Severin Borenstein and James Bushnell
Revised May 2015
Prior to the 1990s, most electricity customers in the U.S. were served by regulated, vertically-integrated, monopoly utilities that handled electricity generation, transmission, local distribution and billing/collections. Regulators set retail electricity prices to allow the utility to recover its prudently incurred costs, a process known as cost-of-service regulation. During the 1990s, this model was dis- rupted in many states by “electricity restructuring,” a term used to describe legal changes that allowed both non-utility generators to sell electricity to utilities – displacing the utility generation func- tion – and/or “retail service providers” to buy electricity from gen- erators and sell to end-use customers – displacing the utility pro- curement and billing functions. We review the original economic arguments for electricity restructuring, the potential winners and losers from these changes, and what has actually happened in the subsequent years. We argue that the greatest political motivation for restructuring was rent shifting, not efficiency improvements, and that this explanation is supported by observed waxing and wan- ing of political enthusiasm for electricity reform. While electricity restructuring has brought significant efficiency improvements in generation, it has generally been viewed as a disappointment be- cause the price-reduction promises made by some advocates were based on politically-unsustainable rent transfers. In reality, the electricity rate changes since restructuring have been driven more by exogenous factors – such as generation technology advances and natural gas price fluctuations – than by the effects of restructuring. We argue that a similar dynamic underpins the current political momentum behind distributed generation (primarily rooftop solar PV) which remains costly from a societal viewpoint, but privately economic due to the rent transfers it enables.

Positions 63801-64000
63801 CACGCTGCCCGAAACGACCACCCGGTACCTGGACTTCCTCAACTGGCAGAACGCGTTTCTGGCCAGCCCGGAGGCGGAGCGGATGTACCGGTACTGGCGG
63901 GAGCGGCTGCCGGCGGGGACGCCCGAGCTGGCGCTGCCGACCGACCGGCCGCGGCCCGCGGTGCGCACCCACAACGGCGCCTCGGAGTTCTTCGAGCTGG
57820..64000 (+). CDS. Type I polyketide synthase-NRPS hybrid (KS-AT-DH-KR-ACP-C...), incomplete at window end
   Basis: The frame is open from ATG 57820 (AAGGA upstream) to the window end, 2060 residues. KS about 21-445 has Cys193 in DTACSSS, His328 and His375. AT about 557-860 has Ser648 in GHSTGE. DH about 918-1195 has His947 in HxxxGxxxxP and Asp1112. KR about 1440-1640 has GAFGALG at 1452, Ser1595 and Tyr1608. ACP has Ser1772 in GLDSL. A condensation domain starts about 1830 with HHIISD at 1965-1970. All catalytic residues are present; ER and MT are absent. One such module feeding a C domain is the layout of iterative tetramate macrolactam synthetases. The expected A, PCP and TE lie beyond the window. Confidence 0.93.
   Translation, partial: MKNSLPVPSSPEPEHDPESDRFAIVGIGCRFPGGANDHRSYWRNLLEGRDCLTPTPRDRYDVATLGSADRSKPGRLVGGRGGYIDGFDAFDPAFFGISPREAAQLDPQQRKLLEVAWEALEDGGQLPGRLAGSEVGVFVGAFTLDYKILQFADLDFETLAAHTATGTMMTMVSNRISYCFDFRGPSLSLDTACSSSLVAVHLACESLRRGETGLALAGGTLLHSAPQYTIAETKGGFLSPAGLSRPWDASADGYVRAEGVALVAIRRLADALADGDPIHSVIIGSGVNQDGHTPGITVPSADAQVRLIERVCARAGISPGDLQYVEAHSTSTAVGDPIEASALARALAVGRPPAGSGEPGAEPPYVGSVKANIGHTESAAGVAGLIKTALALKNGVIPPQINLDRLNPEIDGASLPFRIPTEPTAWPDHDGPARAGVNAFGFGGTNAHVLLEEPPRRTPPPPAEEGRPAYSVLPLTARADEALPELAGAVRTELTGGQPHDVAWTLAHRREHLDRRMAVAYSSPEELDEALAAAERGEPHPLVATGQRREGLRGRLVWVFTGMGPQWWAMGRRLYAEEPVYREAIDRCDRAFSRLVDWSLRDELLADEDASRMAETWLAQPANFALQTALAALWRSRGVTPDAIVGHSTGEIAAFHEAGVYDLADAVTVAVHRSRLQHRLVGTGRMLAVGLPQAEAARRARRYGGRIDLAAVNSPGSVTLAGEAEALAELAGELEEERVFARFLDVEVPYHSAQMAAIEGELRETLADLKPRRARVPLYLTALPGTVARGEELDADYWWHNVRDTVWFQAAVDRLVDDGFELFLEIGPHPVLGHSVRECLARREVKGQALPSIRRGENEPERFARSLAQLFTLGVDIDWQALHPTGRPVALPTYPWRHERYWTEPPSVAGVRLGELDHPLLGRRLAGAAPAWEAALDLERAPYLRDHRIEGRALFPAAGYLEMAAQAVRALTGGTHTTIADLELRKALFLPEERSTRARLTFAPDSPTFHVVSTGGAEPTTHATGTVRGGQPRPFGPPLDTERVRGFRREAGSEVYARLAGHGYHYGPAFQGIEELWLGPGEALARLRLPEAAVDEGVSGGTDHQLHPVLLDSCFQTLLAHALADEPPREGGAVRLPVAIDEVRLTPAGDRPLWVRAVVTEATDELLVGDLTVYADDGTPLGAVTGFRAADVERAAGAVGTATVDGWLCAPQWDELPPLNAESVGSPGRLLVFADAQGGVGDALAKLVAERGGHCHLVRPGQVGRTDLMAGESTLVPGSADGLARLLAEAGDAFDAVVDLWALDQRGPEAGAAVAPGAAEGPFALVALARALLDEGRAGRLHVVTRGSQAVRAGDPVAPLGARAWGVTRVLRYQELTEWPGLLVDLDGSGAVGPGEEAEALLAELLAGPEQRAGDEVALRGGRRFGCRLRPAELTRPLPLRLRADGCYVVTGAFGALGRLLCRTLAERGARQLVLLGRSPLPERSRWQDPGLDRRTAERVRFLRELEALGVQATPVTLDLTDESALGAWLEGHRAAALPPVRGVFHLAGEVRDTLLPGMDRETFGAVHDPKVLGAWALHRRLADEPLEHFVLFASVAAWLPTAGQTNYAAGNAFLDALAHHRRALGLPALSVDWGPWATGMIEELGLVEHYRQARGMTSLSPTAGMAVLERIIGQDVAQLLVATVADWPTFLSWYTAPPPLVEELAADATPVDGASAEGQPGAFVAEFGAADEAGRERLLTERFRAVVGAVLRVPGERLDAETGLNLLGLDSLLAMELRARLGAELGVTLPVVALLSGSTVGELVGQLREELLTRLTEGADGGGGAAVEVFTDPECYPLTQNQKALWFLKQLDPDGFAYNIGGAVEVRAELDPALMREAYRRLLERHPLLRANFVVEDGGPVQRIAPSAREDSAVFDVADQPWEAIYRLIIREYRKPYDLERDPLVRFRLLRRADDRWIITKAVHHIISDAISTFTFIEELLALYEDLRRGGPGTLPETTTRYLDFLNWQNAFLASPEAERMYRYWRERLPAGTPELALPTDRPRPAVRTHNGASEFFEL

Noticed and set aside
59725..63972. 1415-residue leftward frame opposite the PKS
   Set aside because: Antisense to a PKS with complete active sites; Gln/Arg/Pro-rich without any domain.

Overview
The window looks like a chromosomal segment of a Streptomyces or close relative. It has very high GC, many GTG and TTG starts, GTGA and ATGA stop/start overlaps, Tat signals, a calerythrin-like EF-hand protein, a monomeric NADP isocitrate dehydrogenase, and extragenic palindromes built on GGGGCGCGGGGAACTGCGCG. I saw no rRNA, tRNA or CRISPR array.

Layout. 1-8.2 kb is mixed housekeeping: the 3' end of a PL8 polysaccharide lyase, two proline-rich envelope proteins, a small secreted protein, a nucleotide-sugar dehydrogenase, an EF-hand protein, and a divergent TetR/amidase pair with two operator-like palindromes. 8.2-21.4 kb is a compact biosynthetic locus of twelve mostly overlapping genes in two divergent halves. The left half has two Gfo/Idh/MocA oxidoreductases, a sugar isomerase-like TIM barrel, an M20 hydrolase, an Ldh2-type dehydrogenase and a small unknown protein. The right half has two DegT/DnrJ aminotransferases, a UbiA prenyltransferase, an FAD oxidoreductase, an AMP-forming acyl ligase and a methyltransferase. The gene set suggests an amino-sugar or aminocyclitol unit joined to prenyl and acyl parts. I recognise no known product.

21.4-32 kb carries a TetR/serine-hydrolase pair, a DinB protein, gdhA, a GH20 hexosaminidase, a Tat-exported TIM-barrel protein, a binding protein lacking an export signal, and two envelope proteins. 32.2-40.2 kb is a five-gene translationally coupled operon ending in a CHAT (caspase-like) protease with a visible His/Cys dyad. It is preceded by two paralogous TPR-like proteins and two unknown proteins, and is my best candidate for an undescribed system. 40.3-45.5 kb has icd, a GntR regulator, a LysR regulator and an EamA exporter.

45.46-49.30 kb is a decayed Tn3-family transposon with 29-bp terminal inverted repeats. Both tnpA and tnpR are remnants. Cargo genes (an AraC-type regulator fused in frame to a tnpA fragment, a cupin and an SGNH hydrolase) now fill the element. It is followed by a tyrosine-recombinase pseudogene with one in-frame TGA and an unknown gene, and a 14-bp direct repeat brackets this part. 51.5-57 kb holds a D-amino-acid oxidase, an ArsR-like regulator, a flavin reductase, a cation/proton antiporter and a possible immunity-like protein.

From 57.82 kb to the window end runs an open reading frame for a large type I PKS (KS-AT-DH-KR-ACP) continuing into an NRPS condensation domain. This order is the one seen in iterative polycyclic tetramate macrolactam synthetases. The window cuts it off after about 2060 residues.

The U.S. Electricity Industry after 20 Years of Restructuring